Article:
The Miami Dolphins want you to remember history not celebrity. It’s why on opening day Sunday the Dolphins will be giving away hats celebrating the 1972 Miami Dolphins’ perfect season. This is the 40th anniversary of that one of a kind season. Instead of an orange carpet for celebrities to walk down, the team has done away with that completely, they will have members of that 72 team at the gates passing out the hats.
It’s safe to say that the Dolphins are finally trying to bridge the gap between it’s present with it’s historical past.
With that comes high expectations. This weekend is no different. With the Oakland Raiders coming to town, fans are looking for positive changes from last weeks loss to Houston. While “tipped” passes has been the anchor for the local media, fans are growing tired of the doom and gloom garbage that is swelling up and out after one opening game loss by a team that has been gutted once again.
The Raiders may supply that hope. Banged up after a Monday night loss to the Chargers, the Raiders themselves are going to try and rebound but they may do so with injured lineman, wide-receivers, and cornerbacks. It’s a Greek gift horse and the Dolphins shouldn’t simply overlook it. Nestled inside is a team that does’t want to go down to a Dolphins team that every turn is being ridiculed and laughed at in the media.
The Dolphins proved last week that they can play. Two batted balls fall to the ground and it’s a different game. Legedu Naane fights for the inside slant and it’s a different ballgame. Defensively and offensively the Houston Texans are head and shoulders better than the Raiders and the Dolphins held their own for all but 6 minutes. If they can erase those six minutes and play with the same tenacity they did in Houston, the Dolphins may be .500 by Sunday night.
It will take a team effort no doubt. Ryan Tannehill has to be brilliant and more calculated. The team needs to throw deeper more to keep the safeties off the line. The line needs to hold their blocks longer forcing the defenders to keep their hands down and out of the passing lane. And the Dolphins need turnovers. Over the last two seasons the Dolphins have failed at gaining momentum by way of defensive take-away’s. That bleeding needs to stop. Keeping the offense on the field will build continuity and timing. It will provide Tannehill leadership opportunity and maybe, just maybe, they start finding a way into the end-zone.
In the NFL you need four sides to your game. Offense, Defense, special teams, and the quarterback. Without any part of that you set yourself up to fail. Last week, the Dolphins had the defense and special teams but failed at the other two. Miami will not face an easy task by any measure and there is no home field stigma that will put the Dolphins out in front early simply by stepping out onto a field they call home.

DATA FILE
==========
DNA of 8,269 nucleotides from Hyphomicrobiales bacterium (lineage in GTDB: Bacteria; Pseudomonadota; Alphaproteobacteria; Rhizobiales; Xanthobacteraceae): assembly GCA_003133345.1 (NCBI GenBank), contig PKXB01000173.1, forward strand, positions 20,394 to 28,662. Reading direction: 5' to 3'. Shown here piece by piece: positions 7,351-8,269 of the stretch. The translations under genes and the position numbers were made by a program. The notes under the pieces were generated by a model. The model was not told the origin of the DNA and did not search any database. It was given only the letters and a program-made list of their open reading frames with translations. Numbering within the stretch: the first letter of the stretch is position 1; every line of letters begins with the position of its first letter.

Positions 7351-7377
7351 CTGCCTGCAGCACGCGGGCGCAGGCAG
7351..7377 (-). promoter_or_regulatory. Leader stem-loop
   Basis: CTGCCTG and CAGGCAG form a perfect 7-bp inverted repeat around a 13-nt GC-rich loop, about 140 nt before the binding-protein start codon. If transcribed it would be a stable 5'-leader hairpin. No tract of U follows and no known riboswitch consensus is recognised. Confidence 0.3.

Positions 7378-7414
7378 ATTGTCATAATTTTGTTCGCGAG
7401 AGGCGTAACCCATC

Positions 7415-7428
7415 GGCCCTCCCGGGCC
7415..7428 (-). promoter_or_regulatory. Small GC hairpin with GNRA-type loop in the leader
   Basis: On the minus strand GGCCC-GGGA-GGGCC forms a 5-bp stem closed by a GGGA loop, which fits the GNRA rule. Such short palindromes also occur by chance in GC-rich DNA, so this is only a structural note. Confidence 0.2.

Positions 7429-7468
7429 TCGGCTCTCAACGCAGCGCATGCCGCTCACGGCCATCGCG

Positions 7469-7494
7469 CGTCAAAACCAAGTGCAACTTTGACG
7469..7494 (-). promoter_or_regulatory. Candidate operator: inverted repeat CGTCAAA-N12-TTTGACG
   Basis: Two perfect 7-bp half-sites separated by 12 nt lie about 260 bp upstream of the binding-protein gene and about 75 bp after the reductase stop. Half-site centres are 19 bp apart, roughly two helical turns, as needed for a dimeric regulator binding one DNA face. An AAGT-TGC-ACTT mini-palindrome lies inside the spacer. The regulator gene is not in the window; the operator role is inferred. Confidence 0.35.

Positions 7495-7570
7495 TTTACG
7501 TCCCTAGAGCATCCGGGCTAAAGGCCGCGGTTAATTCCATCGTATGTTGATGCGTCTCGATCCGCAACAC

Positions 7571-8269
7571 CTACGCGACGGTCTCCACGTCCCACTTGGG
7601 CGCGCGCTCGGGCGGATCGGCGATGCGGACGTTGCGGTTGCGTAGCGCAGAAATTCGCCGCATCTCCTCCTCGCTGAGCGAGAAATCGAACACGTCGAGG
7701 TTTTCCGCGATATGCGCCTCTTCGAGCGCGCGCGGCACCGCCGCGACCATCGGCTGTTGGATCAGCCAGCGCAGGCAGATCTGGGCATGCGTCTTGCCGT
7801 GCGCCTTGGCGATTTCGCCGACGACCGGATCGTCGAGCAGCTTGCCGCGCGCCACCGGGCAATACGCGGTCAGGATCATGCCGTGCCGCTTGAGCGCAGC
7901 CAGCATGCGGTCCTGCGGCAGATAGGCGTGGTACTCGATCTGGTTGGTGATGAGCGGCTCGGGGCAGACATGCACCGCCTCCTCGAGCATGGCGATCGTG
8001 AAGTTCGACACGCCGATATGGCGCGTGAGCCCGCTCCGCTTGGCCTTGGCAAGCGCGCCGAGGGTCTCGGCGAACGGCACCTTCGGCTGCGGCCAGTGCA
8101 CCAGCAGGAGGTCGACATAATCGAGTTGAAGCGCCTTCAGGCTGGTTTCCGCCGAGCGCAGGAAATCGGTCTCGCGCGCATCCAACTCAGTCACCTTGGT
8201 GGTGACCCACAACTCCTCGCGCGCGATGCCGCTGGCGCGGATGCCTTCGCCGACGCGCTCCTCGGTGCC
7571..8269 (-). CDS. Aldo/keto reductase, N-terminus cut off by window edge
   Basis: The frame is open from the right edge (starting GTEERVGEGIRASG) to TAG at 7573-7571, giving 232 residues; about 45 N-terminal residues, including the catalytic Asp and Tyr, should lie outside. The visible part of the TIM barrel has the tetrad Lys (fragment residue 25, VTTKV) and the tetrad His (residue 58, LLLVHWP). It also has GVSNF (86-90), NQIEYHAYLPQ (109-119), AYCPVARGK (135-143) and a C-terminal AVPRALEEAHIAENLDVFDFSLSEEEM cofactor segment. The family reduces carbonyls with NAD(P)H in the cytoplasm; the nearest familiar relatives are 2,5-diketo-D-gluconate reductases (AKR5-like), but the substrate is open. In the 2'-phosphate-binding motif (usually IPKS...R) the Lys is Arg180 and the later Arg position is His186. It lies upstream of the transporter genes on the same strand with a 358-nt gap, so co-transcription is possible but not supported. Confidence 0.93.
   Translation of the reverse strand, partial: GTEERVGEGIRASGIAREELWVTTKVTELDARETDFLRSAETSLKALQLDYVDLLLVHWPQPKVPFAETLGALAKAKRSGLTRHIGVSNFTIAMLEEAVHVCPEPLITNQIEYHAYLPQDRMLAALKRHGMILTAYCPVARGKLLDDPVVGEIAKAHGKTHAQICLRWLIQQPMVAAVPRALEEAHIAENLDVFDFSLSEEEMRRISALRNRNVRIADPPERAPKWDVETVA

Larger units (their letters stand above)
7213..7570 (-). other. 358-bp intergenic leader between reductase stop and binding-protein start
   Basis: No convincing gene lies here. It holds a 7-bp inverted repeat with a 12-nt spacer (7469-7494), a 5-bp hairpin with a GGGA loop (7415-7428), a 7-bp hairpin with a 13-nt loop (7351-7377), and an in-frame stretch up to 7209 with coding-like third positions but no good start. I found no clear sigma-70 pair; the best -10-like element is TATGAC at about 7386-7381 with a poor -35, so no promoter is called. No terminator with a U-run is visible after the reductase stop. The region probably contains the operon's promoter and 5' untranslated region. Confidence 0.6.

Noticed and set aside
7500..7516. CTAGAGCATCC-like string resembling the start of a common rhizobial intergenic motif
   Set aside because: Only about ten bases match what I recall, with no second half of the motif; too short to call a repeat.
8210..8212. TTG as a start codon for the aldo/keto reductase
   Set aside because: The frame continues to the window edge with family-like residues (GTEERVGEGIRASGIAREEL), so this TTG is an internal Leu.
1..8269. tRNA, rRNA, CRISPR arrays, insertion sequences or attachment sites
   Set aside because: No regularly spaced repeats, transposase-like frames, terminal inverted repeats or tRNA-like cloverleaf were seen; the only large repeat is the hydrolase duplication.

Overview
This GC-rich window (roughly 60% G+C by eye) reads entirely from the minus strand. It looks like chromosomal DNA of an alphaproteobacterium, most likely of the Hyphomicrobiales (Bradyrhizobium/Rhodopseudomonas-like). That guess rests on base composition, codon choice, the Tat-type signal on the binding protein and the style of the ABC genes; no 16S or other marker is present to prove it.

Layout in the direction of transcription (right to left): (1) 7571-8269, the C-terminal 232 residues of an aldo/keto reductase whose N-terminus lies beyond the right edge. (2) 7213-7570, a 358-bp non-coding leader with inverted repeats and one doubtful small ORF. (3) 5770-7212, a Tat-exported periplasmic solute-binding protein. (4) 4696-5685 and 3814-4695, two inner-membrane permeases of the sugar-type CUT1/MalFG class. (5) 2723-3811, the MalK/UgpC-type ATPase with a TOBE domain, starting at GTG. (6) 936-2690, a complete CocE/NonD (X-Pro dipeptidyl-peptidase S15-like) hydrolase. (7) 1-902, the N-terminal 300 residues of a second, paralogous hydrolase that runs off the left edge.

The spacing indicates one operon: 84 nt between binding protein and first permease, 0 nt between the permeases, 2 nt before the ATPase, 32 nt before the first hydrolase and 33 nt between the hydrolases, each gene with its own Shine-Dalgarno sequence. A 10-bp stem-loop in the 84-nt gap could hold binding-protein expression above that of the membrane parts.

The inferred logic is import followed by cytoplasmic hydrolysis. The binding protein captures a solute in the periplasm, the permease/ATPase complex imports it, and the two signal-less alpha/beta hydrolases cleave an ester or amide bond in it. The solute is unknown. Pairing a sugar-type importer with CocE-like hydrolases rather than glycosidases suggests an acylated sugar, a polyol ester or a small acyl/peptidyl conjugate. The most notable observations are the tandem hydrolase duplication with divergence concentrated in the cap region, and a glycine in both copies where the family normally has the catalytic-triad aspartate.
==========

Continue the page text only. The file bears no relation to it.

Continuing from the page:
These Dolphins are not simply trying to win games. They are trying to win back their fans as well. Trying to give the fans a reason to put their rear-ends back in the seats instead of in the sand at the beach. Names, systems, draft picks, and owners don’t do that. Winning does. The Dolphins have been consistently losing for so long that the expectations to win have waned to the point of anger and even hatred. This week will either soften some of that anguish or add gasoline to an already burning fire.
The Dolphins themselves need to look beyond that expectation and reach deep within to accomplish their own. They need to realize that they need to do their jobs, every play, every down, every series, for every quarter to win. They need to come together as a team. Develop a bond that will reach beyond the playing field and into the locker room. A relationship that puts every player completely at ease to do their jobs knowing exactly that the guy next to them is doing theirs. It’s one of those things that rarely occurs overnight and sometimes not at all.
If and when the Dolphins find that, they will be a team. For now, they need to learn how to win. They need to learn how to make the little changes in their games that put them in better position for success. Catching a ball, blocking a defender, or wrapping their arms around a player instead of lowering their shoulder going for a hit. Fundamental hiccups can cost a team a lot.
Perhaps Sunday will bring the Dolphins those changes they desperately need. Maybe they reach the expectations of the fans. And maybe they give a glimpse into the future of what this team can become.